On Advice to the Edtech Industry

If you have something of quality, it will spread like a virus. Teachers will walk over broken glass to get something that works in their classrooms. Find something that’s worthy of that. There is an incredible thirst for educators in the field to look at your products and see whether they might work for them.

On Measuring Student Potential

When I was a deputy in Boston, we did a performance of Godspell. We did three sold-out shows, three nights in a row. On the second night, we hosted a critic from New York and he looked at Michael, the kid who played Jesus, and told us after that if he keeps this up, he could be on Broadway in five years. His voice and comedic timing were beyond compare. What the critic didn’t know was that Michael was organically dyslexic. He was never going to be advanced or even proficient on an academics test. But there’s nothing wrong with Michael; it’s just that we haven’t chosen to recognize his gifts as something that is important for our children to do.

On Standardized Testing

In the ’90s the best test in America was in Maryland, the Maryland School Performance Assessment Program. It didn’t give individual results. It had kids working collaboratively on performance-based tasks, and they gave school-level results, rather than individual ones. With the advent of NCLB, every student had to have an individual score, and so Maryland completely scrapped this test, which even the teacher’s union said was good—just don’t use it in accountability measures. That was a pivotal moment in education in America. We lost something in this deeper learning.

On Wraparound Supports

Most juvenile crime happens between the hours of 2 to 6 p.m., when kids are unsupervised. We need to create more opportunities for kids to be engaged. With a few exceptions for schools that have extended learning time, we’re still on this 19th century agrarian model where our kids would go to school from eight in the morning to two in the afternoon and then have the summers off so they could go work in the fields to produce the harvest.

My kids go to Boston Public Schools; they are not producing the harvest in the summer. I think we need to start rethinking our structures. Does that mean we start to change our schools or add more wraparound services? What we need to see is both, but the need for more wraparound services is going to be more crucial now than ever before.

By most measures, Massachusetts is one of the nation’s highest-performing states when it comes to K-12 education. It ranks first in the country on lists from Education Week and U.S. News, and is singled out for its high reading and math achievement, as well as its relatively narrow equity gaps among different ethnic and socioeconomic groups in academic performance.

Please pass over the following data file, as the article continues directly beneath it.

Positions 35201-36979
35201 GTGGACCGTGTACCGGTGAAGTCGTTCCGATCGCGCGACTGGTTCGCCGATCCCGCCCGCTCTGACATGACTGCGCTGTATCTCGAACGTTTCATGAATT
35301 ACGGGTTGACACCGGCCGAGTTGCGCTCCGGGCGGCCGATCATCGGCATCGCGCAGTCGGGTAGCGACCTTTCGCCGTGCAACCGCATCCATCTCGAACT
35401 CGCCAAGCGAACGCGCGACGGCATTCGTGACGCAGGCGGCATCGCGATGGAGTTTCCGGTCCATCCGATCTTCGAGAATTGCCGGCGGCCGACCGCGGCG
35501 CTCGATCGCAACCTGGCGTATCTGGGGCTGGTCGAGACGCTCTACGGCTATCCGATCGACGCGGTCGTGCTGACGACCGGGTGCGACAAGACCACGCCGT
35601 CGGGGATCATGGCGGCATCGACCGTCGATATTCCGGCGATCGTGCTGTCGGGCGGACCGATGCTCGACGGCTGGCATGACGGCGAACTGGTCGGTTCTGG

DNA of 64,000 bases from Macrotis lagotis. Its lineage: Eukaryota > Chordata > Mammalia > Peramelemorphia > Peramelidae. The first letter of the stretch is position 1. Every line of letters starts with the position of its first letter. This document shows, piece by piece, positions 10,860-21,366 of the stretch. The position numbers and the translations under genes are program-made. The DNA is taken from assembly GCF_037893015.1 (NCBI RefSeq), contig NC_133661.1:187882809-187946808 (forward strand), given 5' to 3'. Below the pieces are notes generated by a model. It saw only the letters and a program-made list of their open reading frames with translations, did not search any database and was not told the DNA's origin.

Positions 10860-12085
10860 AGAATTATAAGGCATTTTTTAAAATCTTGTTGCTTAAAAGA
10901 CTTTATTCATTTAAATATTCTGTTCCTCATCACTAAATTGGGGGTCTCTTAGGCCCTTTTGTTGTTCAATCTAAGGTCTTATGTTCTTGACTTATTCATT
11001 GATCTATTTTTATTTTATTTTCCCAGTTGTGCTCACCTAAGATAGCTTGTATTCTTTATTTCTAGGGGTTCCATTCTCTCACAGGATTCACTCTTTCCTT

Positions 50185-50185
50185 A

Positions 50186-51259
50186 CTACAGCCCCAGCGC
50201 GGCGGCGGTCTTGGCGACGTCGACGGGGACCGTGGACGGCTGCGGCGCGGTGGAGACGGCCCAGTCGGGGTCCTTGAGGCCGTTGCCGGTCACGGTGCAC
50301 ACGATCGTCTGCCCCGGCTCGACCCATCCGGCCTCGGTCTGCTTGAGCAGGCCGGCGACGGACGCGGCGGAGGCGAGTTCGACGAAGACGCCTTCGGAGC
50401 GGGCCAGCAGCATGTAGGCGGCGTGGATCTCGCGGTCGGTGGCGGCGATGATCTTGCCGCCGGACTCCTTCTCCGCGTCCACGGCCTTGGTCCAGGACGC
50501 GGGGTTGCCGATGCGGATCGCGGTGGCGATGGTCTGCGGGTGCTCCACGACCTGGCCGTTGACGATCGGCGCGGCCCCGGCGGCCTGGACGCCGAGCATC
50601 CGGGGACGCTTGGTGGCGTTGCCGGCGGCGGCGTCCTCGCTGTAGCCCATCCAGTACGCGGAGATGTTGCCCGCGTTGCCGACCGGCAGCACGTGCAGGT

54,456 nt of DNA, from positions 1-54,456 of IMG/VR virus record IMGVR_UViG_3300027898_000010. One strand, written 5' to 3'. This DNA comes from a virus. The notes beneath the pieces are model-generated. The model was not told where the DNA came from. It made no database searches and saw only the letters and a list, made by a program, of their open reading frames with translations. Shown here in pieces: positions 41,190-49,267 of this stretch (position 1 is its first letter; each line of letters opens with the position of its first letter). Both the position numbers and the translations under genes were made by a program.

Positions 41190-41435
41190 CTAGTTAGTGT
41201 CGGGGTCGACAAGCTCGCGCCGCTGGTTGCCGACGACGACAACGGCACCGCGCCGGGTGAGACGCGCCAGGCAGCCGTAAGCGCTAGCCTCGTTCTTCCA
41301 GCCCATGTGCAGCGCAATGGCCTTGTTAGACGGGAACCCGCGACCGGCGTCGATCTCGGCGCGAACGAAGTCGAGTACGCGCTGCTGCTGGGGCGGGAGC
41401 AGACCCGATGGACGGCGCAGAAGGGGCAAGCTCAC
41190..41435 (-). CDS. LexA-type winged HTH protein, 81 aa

Yet to hear the state’s commissioner of elementary and secondary education tell it, there’s still a lot of work to be done.

“Massachusetts has done very well,” said Commissioner Jeffrey C. Riley at the recent LearnLaunch 2019 conference in Boston. “But I think in a few years, this will start to look like 19th century medicine: Get your solder out, because the best we can do is amputate. Instead, we need scalpels.”

At LearnLaunch, Riley spoke at length about a variety of subjects, including the need for better teacher training, wraparound services and more freedom for innovation. What follows is a lightly-edited sampling of his remarks.

On Professional Development

The big secret in public education is that the variation in teacher quality is astounding. In America, it’s quite large. But in Canada the variation is much less pronounced. Why? Because they spend more time training their teachers, giving them the time and space to share lessons and take part in PLCs (professional learning communities). When I was teaching, there were all these conferences where teachers could go and share best practices. You could steal lessons and bring them back to the classroom. With the advent of No Child Left Behind, we’ve kind of lost that ability to share with each other. I think that’s a problem.

We need to do a better job of teacher prep, but mostly we have to do a better job when you start teaching on day one. Teachers are leaving within their first five years of teaching, and what that says to me is that we need a better retention approach inside the first five years to make sure people feel successful.

On Critical Thinking in Action

We talk about critical thinking, but what does that actually mean? I’ve defined it as using your skill set to encounter new and complex situations.

When I was a principal in Boston, we did a candy sale and sold chocolate bars. Along the way, I got a call from a local grandmother, who started screaming at me: “How could you do this? Are you out of your mind?” I said, “Ma’am, what are you talking about?” She said, “It’s your candy sale.” I told her that I thought every school in America did a candy sale at this point. She said, “That’s not what I’m talking about—it’s the price.” I replied that I didn’t think a dollar was too much to ask for a candy bar. She said, “A dollar? Your kids are selling them for five!” A student or two got in trouble that day—but that was very good critical thinking on their part.